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Insurers' non-operating fin arms under spotlight

Source : BUSINESS_STANDARD
Last Updated: Tue, Jun 04, 2013 00:21 hrs
​life insurance

The Insurance Regulatory and Development Authority (Irda) will examine how non-operating financial holding companies (NOFHC), which are subsidiaries of a promoter company, can hold stake in insurance firms.

"Our rules do not allow subsidiaries to hold stake in an insurance company. Hence, we will have to examine NOFHCs holding stake in insurance companies. We will look into this matter and decide on the changes that need to be made," said a senior Irda official.

According to the Reserve Bank of India's (RBI) new bank licence guidelines, promoter companies of insurance firms should float NOFHCs to do insurance activities.



While RBI said this is the 'preferred structure', it added this is subject to the regulations of the respective regulator.

"The applicants may approach Irda in this regard. The decision of Irda will prevail," said RBI in response to the questions on whether these NOFHC would be eligible to become insurance company promoters.

The applicants had queried whether an exception would be made for insurance companies or a specific approval from the Irda would be given, to enable NOFHCs to qualify as promoters of insurance firms.

Insurance companies such as Birla Sun Life Insurance, Reliance Life Insurance, Reliance General Insurance, Shriram Life Insurance, Bajaj Allianz General Insurance, and Royal Sundaram Allianz Insurance have Indian promoters with banking aspirations.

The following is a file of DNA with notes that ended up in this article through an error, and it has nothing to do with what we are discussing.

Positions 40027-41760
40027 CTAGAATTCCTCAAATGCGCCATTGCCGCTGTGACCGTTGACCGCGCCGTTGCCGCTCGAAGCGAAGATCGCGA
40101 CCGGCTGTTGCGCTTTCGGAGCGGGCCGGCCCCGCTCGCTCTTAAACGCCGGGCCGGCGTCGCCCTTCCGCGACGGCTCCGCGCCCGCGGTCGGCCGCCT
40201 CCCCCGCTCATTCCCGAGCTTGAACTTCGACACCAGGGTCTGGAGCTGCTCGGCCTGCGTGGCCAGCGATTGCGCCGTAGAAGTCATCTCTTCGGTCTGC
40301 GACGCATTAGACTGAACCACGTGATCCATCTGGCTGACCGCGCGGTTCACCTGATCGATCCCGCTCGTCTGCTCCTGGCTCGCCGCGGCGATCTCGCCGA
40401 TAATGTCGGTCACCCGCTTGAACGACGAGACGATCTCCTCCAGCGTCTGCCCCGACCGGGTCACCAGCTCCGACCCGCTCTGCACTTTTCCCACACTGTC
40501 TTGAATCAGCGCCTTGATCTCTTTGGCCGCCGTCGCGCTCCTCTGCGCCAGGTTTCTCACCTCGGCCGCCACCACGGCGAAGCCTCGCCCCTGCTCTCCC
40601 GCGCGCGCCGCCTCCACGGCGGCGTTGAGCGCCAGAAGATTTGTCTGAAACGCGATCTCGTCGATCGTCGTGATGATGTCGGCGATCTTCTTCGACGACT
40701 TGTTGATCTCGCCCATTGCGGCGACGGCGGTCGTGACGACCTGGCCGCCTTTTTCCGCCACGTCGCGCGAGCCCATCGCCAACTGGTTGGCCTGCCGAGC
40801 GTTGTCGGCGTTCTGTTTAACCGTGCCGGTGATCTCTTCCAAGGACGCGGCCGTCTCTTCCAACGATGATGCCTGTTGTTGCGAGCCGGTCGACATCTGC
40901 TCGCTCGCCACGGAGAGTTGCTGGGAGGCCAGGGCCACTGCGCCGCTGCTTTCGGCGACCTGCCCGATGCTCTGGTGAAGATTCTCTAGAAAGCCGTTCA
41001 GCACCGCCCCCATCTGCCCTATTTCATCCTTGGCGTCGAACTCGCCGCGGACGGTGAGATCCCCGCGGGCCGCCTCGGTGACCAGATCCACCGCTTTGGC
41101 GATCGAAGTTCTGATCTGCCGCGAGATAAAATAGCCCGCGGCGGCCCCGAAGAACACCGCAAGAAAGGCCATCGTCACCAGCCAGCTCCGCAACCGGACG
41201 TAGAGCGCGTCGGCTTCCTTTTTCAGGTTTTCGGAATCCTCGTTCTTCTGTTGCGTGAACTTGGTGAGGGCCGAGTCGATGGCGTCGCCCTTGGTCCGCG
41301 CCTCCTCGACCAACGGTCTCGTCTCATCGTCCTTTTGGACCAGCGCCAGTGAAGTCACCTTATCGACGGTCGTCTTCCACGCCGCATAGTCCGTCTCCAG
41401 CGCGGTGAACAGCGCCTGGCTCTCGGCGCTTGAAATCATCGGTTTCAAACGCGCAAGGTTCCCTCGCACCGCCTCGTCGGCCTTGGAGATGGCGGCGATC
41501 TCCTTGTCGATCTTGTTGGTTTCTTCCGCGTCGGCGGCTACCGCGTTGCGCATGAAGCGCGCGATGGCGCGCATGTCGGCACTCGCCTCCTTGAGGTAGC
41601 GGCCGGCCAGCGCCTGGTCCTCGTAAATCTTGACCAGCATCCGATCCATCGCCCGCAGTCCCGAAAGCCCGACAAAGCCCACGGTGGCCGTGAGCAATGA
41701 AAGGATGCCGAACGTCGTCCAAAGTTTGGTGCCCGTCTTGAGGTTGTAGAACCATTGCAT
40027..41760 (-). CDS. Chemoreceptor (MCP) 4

According to the Irda (Registration of Indian Insurance Companies) Regulations, 2000, an Indian promoter can be a company formed under the Companies Act, 1956, but not a subsidiary as defined in Section 4 of that Act.

This means, subsidiaries cannot become promoters of insurance companies. Therefore, after issuance of licences, if an insurance company is promoted by its subsidiary, then the insurance regulator will have to make some changes to its regulations to prohibit a violation of rules.

GOOD TIMES
  • RBI has said floating non-operating financial holding companies is the 'preferred structure'
  • The central bank has said this is subject to the regulations of the respective regulator
  • An Indian promoter can be a company formed under the Companies Act
  • If an insurance company is promoted by its subsidiary, the insurance regulator will have to make changes to its regulations to prohibit a violation of rules

SWEEPING THE DOUBTS
  • Non-operative financial holding company (NOFHC) must be wholly-owned by a single promoter group
  • Applicants must approach other financial regulators to bring entities regulated by them under NOFHC
  • If any promoter group entity is in existence for less than 10 years, track record for the period of existence will be seen
  • NBFC can promote a bank through NOFHC, provided the existing NBFC business is shifted to the bank
  • No single entity or group, other than NOFHC, can have over 10 per cent of the voting equity capital of the bank
  • Para-banking activities like credit cards can be conducted either through the bank or subsidiary of NOFHC/JV
  • Businesses like insurance and asset management can be conducted only outside the bank
  • Lending activities must be conducted from inside the bank
  • Foreign Indian citizens and person of Indian origin can become bank chairman or chief executive but cannot have stake in NOFHC
  • Foreign direct investment in new banks to be capped at 49 per cent for initial five years
  • New banks must have at least Rs 500 crore of voting equity capital
  • If an NBFC converts into a bank, minimum net worth of Rs 500 crore must be maintained all times
  • Both new and existing banks need to have 25 per cent of branches in unbanked rural centres
  • RBI may allow new bank to take over and convert existing NBFC branches in Tier-II and VI centres

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